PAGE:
In another embodiment, all compensation codes are derived from impedance matching at one input/output pad. Since all trace lengths are known via the design of the chip, once a compensation is determined, for example, for one process-voltage-temperature input/output test pad 515 and one related trace 110 length, appropriately scaled compensation can be computed for each of the other input/output pads 510 in all of the groups 505 on the chip 100. For this embodiment, only two off-chip precision load resistors RPU,RPD are required for the full chip 100, whereas two off-chip precision load resistors RPU,RPD are required for each group 505 in the previous embodiment discussed above.
  • [0040]
    The impedance matching process can be on-going to compensate for time dependent changes, as for example temperature and supply voltage, with results then being transferred to the other input/output pads 510 periodically which could be, for example, every 1000 clock cycles.
  • [0041]
    While the term resistance has been used with respect to the embodiments disclosed herein and resistors have been shown in the drawings and discussed therewith, it will be understood by one of ordinary skill in the art that complex impedances could be used in other embodiments. Also, while discussion has centered around the differences in trace length, as noted above the resistances of the conducting traces 110,140,170 are expressed by (ρ*l)/(w*h), where p is the resistivity of the conducting layer and where l, w, and h are respectively the length, width, and height of the conducting traces. Thus, differences in conducting trace 110,140,170 impedances for a given metal layer in an integrated circuit are dependent upon not only the length of their traces 110,140,170 but also their widths, and to a lessor degree resistivity and trace 110 thickness variations across the chip. The ratio of trace length to trace width forms a parameter of comparison between different traces.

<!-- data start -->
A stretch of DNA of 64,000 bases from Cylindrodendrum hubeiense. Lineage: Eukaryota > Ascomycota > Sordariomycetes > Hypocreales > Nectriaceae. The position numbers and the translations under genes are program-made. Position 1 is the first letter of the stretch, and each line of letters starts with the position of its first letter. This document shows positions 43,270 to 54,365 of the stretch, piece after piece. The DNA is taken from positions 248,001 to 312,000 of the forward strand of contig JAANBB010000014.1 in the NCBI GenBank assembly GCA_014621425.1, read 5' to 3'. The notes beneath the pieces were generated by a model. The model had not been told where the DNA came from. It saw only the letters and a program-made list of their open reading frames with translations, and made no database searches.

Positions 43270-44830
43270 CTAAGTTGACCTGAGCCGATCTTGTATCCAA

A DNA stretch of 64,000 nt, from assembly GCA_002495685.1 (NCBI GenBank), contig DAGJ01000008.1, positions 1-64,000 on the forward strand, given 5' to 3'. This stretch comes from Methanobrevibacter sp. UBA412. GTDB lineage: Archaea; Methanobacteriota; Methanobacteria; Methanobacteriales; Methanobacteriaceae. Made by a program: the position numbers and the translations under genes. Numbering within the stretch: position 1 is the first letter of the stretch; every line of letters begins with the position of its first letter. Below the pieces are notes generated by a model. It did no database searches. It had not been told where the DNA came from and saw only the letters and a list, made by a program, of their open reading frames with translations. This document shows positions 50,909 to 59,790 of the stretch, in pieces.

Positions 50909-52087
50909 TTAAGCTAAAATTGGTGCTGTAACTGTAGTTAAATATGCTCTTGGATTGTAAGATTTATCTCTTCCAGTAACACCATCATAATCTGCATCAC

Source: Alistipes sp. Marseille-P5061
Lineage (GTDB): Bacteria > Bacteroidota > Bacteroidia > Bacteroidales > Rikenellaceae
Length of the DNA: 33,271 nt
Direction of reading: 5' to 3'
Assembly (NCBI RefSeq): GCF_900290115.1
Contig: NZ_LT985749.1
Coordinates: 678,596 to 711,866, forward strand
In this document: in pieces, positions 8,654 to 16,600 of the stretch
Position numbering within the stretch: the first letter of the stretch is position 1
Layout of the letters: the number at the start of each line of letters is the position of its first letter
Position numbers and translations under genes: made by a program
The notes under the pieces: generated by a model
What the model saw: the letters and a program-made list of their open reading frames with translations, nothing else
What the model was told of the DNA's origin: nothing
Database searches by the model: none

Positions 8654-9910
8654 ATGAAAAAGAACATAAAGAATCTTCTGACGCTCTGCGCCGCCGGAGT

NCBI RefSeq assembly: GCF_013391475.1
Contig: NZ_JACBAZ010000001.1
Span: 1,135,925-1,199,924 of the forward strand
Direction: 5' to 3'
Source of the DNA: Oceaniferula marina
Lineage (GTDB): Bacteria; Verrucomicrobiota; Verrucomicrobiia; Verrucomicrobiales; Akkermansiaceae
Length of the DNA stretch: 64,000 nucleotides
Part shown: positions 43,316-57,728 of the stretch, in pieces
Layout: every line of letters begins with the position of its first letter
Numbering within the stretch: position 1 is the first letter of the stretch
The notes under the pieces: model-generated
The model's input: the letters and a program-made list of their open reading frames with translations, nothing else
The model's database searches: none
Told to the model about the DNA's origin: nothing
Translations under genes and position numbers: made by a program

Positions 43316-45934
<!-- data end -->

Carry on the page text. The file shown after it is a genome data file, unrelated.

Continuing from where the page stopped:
• [0042]
    A primary advantage of the embodiment as described in the present patent document over prior techniques is the ability to compensate for trace differences even after the chip 100 has been processed. Thus, trace differences between input/output pads 510 and interconnect areas 120 can be compensated for in conjunction with compensation for package interconnect resistance and for processing, voltage, and temperature variations.
  • [0043]
    While the present invention has been described in detail in relation to preferred embodiments thereof, the described embodiments have been presented by way of example and not by way of limitation. It will be understood by those skilled in the art that various changes maybe made in the form and details of the described embodiments resulting in equivalent embodiments that remain within the scope of the appended claims.
Referenced by
Citing PatentFiling datePublication dateApplicantTitle
US7443212 *Aug 9, 2007Oct 28, 2008Renesas Technology Corp.Semiconductor integrated circuit controlling output impedance and slew rate
US7532028 *Sep 28, 2007May 12, 2009Realtek Semiconductor Corp.Impedance matching circuit and related method thereof
US20070296470 *Aug 9, 2007Dec 27, 2007Renesas Technology Corp.Semiconductor integrated circuit controlling output impedance and slew rate
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Classifications
U.S. Classification333/17.3, 333/32
International ClassificationH03H11/30
Cooperative ClassificationH03H11/30
European ClassificationH03H11/30
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Dec 17, 2007FPAYFee payment
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Feb 13, 2012REMIMaintenance fee reminder mailed
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Aug 21, 2012FPExpired due to failure to pay maintenance fee
Effective date: 20120629